To many of us, Kintsugi is not a trendy wabisabi DIY craft project.
If you are graduating from "kintsugi kit", "1-hour experience workshops" or have been seeking information on authentic traditional methods, this is the place for you.
Here, you won't find romanticized philosophy, no life-coaching, no shortcuts, no starter kit and no substitutions. This hub is built and validated by lacquer artisans, kintsugi practitioners and instructors in Japan, for learners to get genuine information from the craftsman's perspective. We embrace kintsugi not because of the decorated crackline nor the symbolic wabi-sabi "life-lessons"; but the time, discipline and training that is required to learn and master the craft. We are not against changes, we just believe in using original and natural material.
We are aware there are lost-in-translations in the market. We saw serious learners paying premium for commodified kintsugi pieces, quick workshops, eye-candy packaged kits with insufficient tools or substituted material. We understand the desire for some advocates to procure proper material and tools.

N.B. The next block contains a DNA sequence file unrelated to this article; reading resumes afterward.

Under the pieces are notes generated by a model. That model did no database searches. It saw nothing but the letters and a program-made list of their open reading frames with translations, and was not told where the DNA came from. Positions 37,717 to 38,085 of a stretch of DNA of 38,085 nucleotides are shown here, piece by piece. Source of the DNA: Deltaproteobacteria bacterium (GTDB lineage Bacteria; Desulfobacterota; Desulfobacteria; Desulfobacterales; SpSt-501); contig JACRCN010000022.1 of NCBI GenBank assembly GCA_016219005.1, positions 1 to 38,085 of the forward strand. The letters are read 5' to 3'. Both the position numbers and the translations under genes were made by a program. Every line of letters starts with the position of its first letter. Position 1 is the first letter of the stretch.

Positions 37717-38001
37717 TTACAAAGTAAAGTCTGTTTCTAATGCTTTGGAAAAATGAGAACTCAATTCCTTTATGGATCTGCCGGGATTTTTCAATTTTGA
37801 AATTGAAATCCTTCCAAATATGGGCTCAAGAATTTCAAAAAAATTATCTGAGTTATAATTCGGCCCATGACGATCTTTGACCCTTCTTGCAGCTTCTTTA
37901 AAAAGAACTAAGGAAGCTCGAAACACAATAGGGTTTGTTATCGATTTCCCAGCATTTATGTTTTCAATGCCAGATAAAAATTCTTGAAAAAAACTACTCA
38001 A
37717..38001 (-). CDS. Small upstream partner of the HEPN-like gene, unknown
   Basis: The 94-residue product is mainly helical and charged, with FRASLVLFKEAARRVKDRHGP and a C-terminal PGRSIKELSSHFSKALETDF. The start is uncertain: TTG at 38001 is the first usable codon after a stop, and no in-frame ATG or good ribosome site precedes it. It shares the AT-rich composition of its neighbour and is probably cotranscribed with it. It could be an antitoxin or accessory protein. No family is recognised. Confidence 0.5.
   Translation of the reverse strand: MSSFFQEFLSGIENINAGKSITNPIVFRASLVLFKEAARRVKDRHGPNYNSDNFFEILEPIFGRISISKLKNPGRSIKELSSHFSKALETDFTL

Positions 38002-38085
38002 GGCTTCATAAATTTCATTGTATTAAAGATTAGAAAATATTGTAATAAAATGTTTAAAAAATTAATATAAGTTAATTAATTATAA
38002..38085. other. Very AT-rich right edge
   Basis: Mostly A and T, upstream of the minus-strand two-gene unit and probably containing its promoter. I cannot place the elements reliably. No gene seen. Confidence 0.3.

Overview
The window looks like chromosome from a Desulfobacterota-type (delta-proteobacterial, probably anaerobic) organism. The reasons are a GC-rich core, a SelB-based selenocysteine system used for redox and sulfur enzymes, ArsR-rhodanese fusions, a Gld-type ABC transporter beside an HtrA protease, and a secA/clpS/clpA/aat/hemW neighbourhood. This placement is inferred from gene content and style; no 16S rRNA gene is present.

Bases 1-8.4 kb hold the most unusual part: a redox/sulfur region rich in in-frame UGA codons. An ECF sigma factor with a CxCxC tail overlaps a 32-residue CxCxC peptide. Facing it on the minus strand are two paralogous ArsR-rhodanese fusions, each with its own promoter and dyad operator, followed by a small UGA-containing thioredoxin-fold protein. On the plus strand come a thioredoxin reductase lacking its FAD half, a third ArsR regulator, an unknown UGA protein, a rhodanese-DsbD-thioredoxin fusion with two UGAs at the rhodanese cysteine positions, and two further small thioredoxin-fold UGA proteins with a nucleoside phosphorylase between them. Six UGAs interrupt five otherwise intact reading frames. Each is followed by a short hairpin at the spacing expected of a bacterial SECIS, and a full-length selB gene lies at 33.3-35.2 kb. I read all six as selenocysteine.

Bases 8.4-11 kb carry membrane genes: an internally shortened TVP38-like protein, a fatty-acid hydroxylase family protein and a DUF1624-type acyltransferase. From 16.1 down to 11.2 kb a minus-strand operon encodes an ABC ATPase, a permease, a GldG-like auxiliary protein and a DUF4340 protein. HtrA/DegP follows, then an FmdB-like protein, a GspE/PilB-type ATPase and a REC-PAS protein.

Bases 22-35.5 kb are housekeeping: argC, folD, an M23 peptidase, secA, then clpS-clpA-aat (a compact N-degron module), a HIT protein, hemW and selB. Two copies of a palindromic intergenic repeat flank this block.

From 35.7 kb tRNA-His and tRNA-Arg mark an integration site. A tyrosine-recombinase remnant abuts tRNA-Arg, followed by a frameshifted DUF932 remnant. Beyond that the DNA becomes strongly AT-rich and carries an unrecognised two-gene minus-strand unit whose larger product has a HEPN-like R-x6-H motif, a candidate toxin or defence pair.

With the many options in the marketplace for material and information, you own the decision in how to approach your kintsugi projects or collection.
We hope you find our information and effort beneficial to your learning and practicing, being miles away from Japan.
"That" Broken Bowl
How many times have you hear or read the generic story about a shogun sending an expensive broken bowl to China for repair and was returned with unsightly staples. The disgruntled shogun commanded something more pleasing, and thus started the Japan's development of a more refined and artistic repair method call Kintsugi?
THAT broken bowl has a name and a documented history.
The Bakohan bowl is recognized as Japan's National Treasure archived in Tokyo National Museum. It is an important piece of ceramics history of Japan. The bowl can be seen in the museum's digital archive here.
We hope this will debunk the misunderstanding and dismissing of the clamp-repair method and shed some light on the "mythical" broken bowl that got sent to China for repair. These "leech" clamps were appreciated as high-art BOTH in China as well as in Japan.
Image rights ©National Institutes for Cultural Heritage